The Recurring Theme of Death in the Poetry of Philip Larkin. Essay

The Recurring Theme of Death in the Poetry of Philip Larkin. Essay

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The Recurring Theme of Death in the Poetry of Philip Larkin.

In reading the poetry of Philip Larkin for the first time, one is
struck by the characteristically glum atmosphere that pervades most of
his poems. The vast majority of his verse is devoted to what is
generally taken to be negative aspects of life, such as loneliness and
dejection, disappointments, loss, and the terrifying prospect of
impending death. Evidently, there are uplifting and humorous sides to
his work as well, but for certain reasons Larkin is invariably
identified with a downhearted, pessimistic temper and tone of voice,
conveying a constant sense of failure and of disappointment that
underlies all the more specific emotions and reflections of individual
poems.

Frequently, Larkin is just sad, and one is amazed then at the wide
range of things and events, from money ('Money': 'I listen to money
singing It is intensely sad.' (198)), to a delayed plane
('Autobiography at an Air-Station', where the person obviously had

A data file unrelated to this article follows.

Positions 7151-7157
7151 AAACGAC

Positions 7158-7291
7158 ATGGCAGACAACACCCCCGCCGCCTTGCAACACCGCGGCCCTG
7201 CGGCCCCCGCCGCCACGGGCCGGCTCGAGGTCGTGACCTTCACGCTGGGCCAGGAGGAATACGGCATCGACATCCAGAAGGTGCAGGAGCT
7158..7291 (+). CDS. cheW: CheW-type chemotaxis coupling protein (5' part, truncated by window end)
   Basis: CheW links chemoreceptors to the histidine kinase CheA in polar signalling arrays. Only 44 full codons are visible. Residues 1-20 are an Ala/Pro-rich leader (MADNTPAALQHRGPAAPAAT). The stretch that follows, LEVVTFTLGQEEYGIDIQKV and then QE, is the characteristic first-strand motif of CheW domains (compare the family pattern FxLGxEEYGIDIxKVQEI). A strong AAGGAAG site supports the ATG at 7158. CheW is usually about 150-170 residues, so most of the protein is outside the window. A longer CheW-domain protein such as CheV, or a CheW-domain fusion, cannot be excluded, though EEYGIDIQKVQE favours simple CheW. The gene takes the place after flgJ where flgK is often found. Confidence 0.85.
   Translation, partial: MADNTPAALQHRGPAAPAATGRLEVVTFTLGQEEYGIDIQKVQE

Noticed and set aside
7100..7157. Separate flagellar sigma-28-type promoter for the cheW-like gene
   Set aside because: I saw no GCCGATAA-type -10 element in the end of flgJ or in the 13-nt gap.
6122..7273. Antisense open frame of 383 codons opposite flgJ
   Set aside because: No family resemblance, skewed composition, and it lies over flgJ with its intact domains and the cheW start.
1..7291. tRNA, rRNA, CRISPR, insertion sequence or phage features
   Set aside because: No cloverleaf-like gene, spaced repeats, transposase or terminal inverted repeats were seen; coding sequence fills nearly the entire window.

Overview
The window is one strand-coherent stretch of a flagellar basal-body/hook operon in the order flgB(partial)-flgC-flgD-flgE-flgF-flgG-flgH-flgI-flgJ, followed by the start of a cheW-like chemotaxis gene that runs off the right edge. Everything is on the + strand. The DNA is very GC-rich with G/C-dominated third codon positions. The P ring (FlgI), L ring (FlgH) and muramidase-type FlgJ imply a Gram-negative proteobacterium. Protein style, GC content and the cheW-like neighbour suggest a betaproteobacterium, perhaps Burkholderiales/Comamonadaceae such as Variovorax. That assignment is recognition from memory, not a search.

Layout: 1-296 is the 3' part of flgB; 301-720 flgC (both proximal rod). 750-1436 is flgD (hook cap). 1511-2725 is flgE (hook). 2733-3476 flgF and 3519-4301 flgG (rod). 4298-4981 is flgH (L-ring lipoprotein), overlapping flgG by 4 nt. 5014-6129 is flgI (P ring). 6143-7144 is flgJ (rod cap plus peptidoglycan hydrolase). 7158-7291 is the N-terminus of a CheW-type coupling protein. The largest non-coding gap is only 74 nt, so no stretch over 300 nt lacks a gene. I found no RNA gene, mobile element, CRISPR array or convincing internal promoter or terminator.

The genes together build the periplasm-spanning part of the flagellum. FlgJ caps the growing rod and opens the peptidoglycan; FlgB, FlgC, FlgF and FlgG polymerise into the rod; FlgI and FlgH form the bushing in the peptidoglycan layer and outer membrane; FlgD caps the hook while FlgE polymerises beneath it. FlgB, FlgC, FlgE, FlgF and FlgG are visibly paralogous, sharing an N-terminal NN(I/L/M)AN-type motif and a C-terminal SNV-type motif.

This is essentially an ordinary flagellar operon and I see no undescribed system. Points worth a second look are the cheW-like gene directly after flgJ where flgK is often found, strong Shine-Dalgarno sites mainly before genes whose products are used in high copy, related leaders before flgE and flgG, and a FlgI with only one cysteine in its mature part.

hoped to leave before sunset, but cannot, because his machine is
several hours delayed. When he says: 'I set So much on this
Assumption. Now it's failed' (78), this response would appear a little
oversensitive, did not the title indicate that something more is being
dealt with here than just an afternoon at the airport), that can
depress him.

Larkin can be violently energetic as well, and so deep is his
embitterment at times that he believes himself to be maliciously
tricked out of something he had originally been entitled to - although
he is very vague about who or what it was that cheated him, or the
nature of his initial hopes. An illustrative case in point is the
title of his second substantial volume of verse, ...


... middle of paper ...


...is no sense of human contact and interaction, or
want of it.

For Larkin, a sense of loss seems to be inevitable as life goes on,
and his fatalistic - and somewhat bewildering - contention is that the
course of one's life is essentially independent of one's actions.
However, Larkin does not explicitly point the finger at one person,
group or institution, although he comments on parents, society and
love as being flawed in other poems. Larkin's message of his poetry,
coupled with the recurring theme of death, is that things just happen
to be the way they are, without anyone particularly wanting them to be
so - a conclusion that furthermore is very much in line with Larkin's
fatalistic frame of mind.

WORKS CITED

1 Larkin history found on www.philiplarkin.com (Philip Larkin Society)

2 Larkin, Philip. Collected Poems. London: The Marvell Press, 1988.

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